$47M in New OJP Grants to Serve Child & Youth Victims of Opioid Crisis

Grandparents across the United States are stepping up to care for children of heroin and the opioid crisis. (Courtesy of YouTube)
Grandparents across the United States are stepping up to care for children of heroin and the opioid crisis. (Courtesy of YouTube)

The Office of Justice Programs has released grant solicitations making $47 million available to help children and youth affected by the nation’s opioid crisis.

Alan Hanson
Alan Hanson, OJP’s Principal Deputy Assistant Attorney General

The programs are intended to address the troubling increase in foster care placements, hospital visits and justice system entanglement attributable to the crisis.

“This epidemic has exacted a heavy toll on families and communities across America, and no group has paid a heavier price than our young people,” said OJP’s Principal Deputy Assistant Attorney General Alan Hanson.

“We are hopeful that our investment in these programs will provide a lifeline for children and youth who, through no fault of their own, have been cast adrift and left without the resources to weather the crisis.”

(In Utah, a recent study of umbilical cords showed that nearly five percent of babies born in the state are born addicted to opioids at birth. Courtesy of NBC News and YouTube. Posted on Oct 1, 2017)

OJP’s Office for Victims of Crime and Office of Juvenile Justice and Delinquency Prevention are seeking applications for the grants, which will fund direct services for child victims of the epidemic and intervention opportunities for young people whose encounters with opioids bring them to the threshold of the juvenile justice system.

The OVC grants will enable organizations to develop plans at the local or jurisdictional level, as well as nationally, to equip and support communities to combat the crisis and provide needed services for victims.

Darlene Hutchinson, OVC director

Funds can be used to support school-based programs, foster care or child welfare programs, counseling and assistance programs, child advocacy programs, court-appointed special advocates, mentoring and tutoring programs, hospital- and medical-based programs, and faith-based programs.

“Infants, children and youth neglected by addicted parents or victimized in their communities, are truly the most vulnerable in the opioid crisis—and, sadly, they are among the least served,” said Darlene Hutchinson, OVC director.

Grant funds can be used either to enhance existing efforts or to create entirely new programs to meet victim-specific needs.

Applications are due by July 10, 2018.

To learn more and apply, visit: https://go.usa.gov/xQGvg.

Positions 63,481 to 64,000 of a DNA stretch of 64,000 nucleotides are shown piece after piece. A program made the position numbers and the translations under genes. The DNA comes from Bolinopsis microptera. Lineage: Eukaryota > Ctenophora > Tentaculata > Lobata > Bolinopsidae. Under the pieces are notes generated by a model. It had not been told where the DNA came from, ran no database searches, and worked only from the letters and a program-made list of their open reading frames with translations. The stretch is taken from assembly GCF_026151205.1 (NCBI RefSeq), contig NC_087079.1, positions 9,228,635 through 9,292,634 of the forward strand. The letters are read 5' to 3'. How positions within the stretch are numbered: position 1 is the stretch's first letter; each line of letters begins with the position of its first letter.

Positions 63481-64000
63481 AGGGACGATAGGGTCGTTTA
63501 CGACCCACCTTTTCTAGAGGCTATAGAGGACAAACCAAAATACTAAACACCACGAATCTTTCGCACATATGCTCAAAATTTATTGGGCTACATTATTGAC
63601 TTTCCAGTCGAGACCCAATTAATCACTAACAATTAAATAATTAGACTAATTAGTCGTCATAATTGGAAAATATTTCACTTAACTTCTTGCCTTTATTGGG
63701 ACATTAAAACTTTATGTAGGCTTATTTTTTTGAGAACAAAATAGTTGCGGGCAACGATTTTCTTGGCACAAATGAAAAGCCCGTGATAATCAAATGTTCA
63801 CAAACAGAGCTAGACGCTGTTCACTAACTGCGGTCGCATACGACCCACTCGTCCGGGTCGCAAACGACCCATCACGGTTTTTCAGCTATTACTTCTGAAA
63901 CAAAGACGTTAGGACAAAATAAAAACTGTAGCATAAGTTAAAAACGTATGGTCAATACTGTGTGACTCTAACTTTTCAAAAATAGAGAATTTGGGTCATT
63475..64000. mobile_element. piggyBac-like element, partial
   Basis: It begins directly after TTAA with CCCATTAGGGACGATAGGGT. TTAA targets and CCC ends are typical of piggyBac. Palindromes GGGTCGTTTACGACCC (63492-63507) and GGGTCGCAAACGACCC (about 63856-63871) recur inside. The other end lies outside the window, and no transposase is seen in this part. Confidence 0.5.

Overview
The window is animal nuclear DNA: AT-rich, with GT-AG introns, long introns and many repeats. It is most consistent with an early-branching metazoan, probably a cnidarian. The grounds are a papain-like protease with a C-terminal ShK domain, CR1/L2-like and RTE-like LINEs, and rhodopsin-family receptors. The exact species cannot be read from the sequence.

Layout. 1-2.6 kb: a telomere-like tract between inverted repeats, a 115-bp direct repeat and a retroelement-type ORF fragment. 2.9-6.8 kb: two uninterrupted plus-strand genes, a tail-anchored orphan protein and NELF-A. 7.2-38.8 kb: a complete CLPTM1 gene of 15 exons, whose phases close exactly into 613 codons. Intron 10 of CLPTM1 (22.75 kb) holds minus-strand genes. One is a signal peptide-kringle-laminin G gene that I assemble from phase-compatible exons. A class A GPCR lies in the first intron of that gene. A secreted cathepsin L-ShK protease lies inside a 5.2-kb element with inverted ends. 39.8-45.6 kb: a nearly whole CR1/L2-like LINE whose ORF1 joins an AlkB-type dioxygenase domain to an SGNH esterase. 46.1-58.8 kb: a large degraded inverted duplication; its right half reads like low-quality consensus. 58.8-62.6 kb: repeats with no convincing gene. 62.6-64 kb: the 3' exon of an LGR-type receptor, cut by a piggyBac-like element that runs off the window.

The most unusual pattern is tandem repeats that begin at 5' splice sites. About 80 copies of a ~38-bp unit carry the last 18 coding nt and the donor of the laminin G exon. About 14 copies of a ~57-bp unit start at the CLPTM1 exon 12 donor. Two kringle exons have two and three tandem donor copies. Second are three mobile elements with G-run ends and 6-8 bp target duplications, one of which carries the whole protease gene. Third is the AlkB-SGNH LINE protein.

OVC expects to award multiple grants averaging $700,000, up to a total of $26 million over a 36-month performance period, beginning Oct. 1, 2018.

Those interested may register to attend a pre-application webinar from 1 to 2 p.m. on June 6. The webinar will review requirements and conduct a question-and-answer session.

To register for this webinar, visit: http://ow.ly/hH4E30kkkm2.

Additionally, OJJDP is sponsoring a grant opportunity to help states, local governments and tribal jurisdictions develop and implement programs for children, at-risk juveniles and families who have been affected by the nation’s opioid crisis.

Caren Harp, OJJDP Administrator
Caren Harp, OJJDP Administrator

“Children and youth are being affected by opioid abuse—either their own or that of a parent or caregiver—at alarming rates,” said OJJDP Administrator Caren Harp.

“The opioid crisis is driving our youth into foster care, increasing their involvement in the juvenile justice system and threatening community safety.”

“These grants will help identify intervention opportunities and develop data-driven, coordinated responses.”

(It is estimated that due in part to the opioid catastrophe, at least 2.5 million children nationwide are being raised by grandparents or other relatives due to addicted parents. But some have no relatives who will take them in, and go directly to foster care. Courtesy of CBS Evening News and YouTube. Posted on Aug 7, 2017)

Eligible sites will receive up to $6 million to develop a response to the opioid crisis and provide services to improve public safety.

In addition, OJJDP will award just over $1 million to a technical assistance provider to help grantees collect data that will address specific challenges resulting from the opioid epidemic.

Applications are due July 2, 2018. To learn more and apply, visit: https://go.usa.gov/xQGvG.

OJJDP also has a funding opportunity open for youth mentoring programs with a focus on opioid abuse.

Under this solicitation, $14 million is targeted to helping youth impacted by opioids through prevention, treatment and support services.

Applications are due June 28, 2018. To learn more and apply, visit: https://go.usa.gov/xQGvA.